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10 investing insights from Street Smarts by Jim Rogers

Wall Street legend Jim Rogers draws on lessons and observations from his lifetime in the markets.

By Paul Lamb

Street Smarts by Jim RogersIf you were an investor and become a millionaire or even a billionaire by the age of 37, what would you do?

Would you take care of friends and family, and chase your dream of being famous? Would there be art collecting and land opportunities for you? Right now, in your head, are you considering the possibilities of kicking your heels up, relaxing in your new mansion while looking ahead to a future of recreation and fun?

Maybe you go the other direction. Resting with riches might be as lifeless as a phone booth.

Perhaps you could create a lifelong journey, over the course of which making the whole world your backyard. You might be inspired to literally ride a motorcycle around the world, observing and learning about the planet earth while doing so. Maybe you’d be inspired to chronicle the journey, turn it into a benchmark for global investing, and then do it all over again when the world changes a decade later, this time in a custom built car.

If the latter option sounds more adventurous, more lively and worth your time, then you just might get along with legendary investor Jim Rogers, author of the new book Street Smarts: Adventures on the Road and in the Markets.

Rogers’ book is a summation of his rewarding life as both a traveler and an investor. Rogers offers surprising and provocative observations on how the world works, and what trends he sees in the future. Below are some tips and thoughts from his new book, Street Smarts:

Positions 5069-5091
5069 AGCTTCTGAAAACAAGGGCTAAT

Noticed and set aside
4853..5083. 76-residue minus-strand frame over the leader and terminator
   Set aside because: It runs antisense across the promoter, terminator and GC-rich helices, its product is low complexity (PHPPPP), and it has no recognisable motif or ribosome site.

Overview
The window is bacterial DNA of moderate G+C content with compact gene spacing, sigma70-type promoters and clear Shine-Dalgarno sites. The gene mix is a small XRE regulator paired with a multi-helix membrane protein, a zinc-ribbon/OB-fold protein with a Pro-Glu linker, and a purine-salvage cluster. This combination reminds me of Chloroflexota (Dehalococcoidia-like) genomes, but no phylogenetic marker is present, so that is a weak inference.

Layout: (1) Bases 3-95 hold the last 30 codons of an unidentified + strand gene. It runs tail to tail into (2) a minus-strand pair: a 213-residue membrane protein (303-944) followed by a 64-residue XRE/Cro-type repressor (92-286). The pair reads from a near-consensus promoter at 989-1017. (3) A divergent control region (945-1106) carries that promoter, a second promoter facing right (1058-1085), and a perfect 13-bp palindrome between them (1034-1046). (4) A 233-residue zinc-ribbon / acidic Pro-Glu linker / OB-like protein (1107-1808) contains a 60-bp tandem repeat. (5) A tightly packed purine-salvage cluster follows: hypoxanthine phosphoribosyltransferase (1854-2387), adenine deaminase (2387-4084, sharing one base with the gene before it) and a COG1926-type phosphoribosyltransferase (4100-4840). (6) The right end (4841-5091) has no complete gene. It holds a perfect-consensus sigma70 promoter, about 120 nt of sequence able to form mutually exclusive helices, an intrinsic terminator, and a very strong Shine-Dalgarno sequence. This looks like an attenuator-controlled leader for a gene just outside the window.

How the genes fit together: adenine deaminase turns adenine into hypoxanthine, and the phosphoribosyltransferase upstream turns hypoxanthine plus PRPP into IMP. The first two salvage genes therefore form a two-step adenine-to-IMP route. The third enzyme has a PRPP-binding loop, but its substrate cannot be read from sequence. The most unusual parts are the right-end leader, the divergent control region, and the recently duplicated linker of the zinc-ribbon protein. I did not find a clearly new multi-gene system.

1. If you were smart at the start of the 19th century, you made your way to London. If you were smart at the start of the 20th century, you moved to New York. And if you are smart at the start of the 21st century, you will find your way to Asia.

2. We are in a long secular bull market in commodities worldwide. Like all bull markets, it will end in a bubble. But the bull market still has several years to go.

3. It is good to lose money, to go broke at least once, and preferably twice. But if you are going to do it, do it early in your career. Do it early and it is not the end of the world. . . it teaches you how much you do not know.

4. The way you become a successful investor is by investing only in what you yourself have a wealth of knowledge about. Everybody knows a lot about something. Cars, fashion, whatever it is. . . just take a look at your daily life. Concentrate on what you know. . . you will see a major change coming long before anybody on Wall Street will.

5. Most successful investor do nothing most of the time. Do not confuse movement with action. Know when to sit and wait.

6. If I were to tell you that you could only make twenty-five investments in your lifetime, chances are you would be extremely careful about investing. Invest very rarely.

7. If you want to make a lot of money, resist diversification. Brokers promote the motion that everybody should diversity. But that is mainly to protect themselves. The way to get rich is to find what is good, focus on it, and concentrate your resources there.

8. New York is the economic and cultural capital of what is now the largest debtor nation in the world, the largest debtor nation in the history of the world. The world’s largest creditor nations are in Asia. That is where the assets are. That is where the dynamism and energy are.

9. Alan Greenspan’s greatest strengths were those of a politician. The way capitalism is supposed to work is that when people get in trouble, they fail. Smart, competent people come in, take over the assets, reorganize, and start again from a sound base. Greenspan’s way was to prop up failure. He and the politicians were taking money from competent people, giving it to the incompetent people, and telling the incompetent people, “Here, the government is on your side. Now you can compete with the competent people with their money and our support.”

10. I am dying to find a way to invest in both North Korea and Myanmaar. The major changes in these two countries are among the most exciting things I see right now, looking to the future. Another think I am extremely bullish on for the next twenty or thirty years is Chinese tourism. The Chinese have not been able to t ravel for decades, and now they can. Both inside and outside the country, Chinese tourism will explode.

Rogers’ insight is invaluable – and these are just some of the myriad thoughts and ruminations on the world that Jim has written in his new book.

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